Totally tiny technology
The iPod Nano is a household name, and the Tata Nano — the world’s least expensive production car — is set to become one. But what does the term ‘nano’ actually mean?
Find out this week when the 2008 East Midlands Nanotechnology Roadshow, funded by the East Midlands Development Agency (emda), appears at the Lincolnshire Show on Wednesday 18 and Thursday 19 June.
Featuring experts from the University of Lincoln’s Department of Forensic and Biomedical Sciences, and from other universities across the region, the event will involve interactive displays, games and videos, showing how this tiny technology has such a huge impact on our everyday lives and affects healthcare, transport, lifestyle, electronics and manufacturing.
Dr Mark Baron, Principal Lecturer in Analytical Chemistry said: “The roadshow will be a great opportunity to raise the public profile of nanotechnology in the East Midlands. Around the world this new technology is beginning to have an enormous impact on how people live their lives and interact with the environment.”
Professor Peter White, Professor in Forensic Science added: “The nanotechnology roadshow demonstrates clearly the East Midlands’ strength in science in general and nanotechnology in particular.”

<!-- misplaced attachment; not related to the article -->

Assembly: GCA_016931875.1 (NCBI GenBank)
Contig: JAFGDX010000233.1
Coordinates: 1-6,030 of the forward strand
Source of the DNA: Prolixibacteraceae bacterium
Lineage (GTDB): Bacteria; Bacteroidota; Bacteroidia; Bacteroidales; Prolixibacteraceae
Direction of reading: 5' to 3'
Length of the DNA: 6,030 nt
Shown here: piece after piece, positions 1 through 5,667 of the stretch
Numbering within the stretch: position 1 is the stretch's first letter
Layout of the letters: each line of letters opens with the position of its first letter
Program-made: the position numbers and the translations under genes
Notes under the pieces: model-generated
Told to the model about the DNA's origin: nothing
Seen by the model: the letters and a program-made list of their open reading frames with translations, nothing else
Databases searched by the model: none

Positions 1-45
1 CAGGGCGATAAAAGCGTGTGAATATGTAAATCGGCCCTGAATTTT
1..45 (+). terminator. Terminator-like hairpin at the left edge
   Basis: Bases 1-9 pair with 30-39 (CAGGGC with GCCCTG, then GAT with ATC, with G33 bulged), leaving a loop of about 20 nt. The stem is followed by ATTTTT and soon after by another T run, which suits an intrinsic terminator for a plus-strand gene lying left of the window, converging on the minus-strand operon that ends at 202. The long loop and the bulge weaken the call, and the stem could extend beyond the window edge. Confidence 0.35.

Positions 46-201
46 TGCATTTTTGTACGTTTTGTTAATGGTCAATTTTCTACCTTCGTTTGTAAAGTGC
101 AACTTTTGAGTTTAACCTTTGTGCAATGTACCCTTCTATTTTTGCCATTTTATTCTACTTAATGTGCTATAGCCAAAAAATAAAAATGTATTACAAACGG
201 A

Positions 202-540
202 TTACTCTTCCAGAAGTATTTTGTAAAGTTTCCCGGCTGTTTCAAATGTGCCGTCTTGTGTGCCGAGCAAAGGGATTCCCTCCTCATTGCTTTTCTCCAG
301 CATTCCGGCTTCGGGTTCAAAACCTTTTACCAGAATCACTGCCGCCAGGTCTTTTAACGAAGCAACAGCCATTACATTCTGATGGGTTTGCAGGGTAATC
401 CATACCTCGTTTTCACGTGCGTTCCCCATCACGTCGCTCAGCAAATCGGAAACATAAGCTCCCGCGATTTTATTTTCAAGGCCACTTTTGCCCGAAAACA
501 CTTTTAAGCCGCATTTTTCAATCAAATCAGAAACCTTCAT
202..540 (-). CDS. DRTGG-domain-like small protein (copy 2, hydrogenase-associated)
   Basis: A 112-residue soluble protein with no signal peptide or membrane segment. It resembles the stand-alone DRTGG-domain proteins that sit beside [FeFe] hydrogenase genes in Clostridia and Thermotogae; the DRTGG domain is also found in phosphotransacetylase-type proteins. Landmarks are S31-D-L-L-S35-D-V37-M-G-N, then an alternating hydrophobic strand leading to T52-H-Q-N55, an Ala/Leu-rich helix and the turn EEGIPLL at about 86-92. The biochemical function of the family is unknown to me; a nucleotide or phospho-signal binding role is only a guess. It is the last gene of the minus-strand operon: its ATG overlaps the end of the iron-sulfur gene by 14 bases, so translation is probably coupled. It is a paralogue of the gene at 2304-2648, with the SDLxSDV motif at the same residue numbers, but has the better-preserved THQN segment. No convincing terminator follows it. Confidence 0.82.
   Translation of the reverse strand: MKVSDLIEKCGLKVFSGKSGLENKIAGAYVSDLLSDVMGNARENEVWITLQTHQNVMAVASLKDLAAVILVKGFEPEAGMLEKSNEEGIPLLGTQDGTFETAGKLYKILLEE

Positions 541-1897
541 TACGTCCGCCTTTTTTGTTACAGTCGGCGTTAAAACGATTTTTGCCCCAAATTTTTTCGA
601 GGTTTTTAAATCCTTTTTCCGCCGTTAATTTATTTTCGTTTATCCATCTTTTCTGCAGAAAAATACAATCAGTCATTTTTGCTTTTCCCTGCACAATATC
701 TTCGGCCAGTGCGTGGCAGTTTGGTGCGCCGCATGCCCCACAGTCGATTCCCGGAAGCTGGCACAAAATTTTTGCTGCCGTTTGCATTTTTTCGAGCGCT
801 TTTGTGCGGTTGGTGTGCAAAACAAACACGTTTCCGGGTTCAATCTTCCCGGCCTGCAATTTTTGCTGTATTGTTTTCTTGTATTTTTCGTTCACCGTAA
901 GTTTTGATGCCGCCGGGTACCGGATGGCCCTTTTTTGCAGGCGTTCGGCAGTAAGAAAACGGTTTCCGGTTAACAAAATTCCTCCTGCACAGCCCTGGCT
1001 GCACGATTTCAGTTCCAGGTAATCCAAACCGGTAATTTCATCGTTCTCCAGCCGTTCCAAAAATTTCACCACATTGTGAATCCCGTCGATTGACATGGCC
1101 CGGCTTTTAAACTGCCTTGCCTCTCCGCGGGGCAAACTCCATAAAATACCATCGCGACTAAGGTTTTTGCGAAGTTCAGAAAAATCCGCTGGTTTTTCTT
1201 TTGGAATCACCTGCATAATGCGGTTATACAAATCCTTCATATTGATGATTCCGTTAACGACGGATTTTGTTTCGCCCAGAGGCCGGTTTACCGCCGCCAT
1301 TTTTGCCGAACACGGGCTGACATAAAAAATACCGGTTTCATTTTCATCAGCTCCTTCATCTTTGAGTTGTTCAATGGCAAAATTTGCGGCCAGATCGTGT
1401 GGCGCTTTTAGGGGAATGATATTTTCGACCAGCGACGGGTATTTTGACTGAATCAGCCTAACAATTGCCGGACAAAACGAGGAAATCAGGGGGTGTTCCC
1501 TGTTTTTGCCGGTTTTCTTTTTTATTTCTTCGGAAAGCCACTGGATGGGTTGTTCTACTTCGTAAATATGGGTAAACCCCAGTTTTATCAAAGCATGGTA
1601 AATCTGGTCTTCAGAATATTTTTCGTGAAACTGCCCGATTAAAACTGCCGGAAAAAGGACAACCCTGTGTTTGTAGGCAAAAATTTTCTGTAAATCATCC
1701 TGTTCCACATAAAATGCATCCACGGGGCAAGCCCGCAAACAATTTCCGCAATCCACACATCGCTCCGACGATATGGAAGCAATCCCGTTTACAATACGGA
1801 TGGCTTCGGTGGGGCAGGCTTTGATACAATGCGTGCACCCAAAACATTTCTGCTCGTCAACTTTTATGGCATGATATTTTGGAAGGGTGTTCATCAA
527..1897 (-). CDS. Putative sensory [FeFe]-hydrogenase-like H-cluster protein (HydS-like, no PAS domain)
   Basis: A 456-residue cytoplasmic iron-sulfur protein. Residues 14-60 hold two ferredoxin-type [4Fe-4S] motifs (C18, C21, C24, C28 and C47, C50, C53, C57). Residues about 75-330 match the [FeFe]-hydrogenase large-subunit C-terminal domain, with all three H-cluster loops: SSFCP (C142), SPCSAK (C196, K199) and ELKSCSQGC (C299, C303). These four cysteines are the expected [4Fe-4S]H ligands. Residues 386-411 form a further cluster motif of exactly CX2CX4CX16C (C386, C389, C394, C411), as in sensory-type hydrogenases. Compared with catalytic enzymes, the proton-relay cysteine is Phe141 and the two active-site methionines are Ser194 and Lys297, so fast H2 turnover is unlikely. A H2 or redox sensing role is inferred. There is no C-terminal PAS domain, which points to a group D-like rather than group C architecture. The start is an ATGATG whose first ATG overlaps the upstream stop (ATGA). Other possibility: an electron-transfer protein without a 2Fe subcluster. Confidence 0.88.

Visitors to the roadshow will also be able to: catch that molecule - play on the super-sized bagatelle to catch a molecule; drive a Lotus — feel the effects at the wheel of a racing car in this fun challenge; spy tiny technology — use microscopes attached to computer screens to examine ‘nano’ components in detail; meet NanoMan — this contortionist can squeeze himself into tiny spaces, just like the molecules and forces essential to nanoscience; play nano computer games; win an iPod Nano by entering the nano quiz.
Andrew Morgan, Skills and Communities Director at emda said: “As part of the iFestival and funded through emda's £6 million STEM (Science Technology Engineering and Maths) initiative, the Nano roadshows will be interactive, inspirational and engaging. It’s terrific that so many partners are working together to help more people in the East Midlands discover how exciting the practical application of science can be.”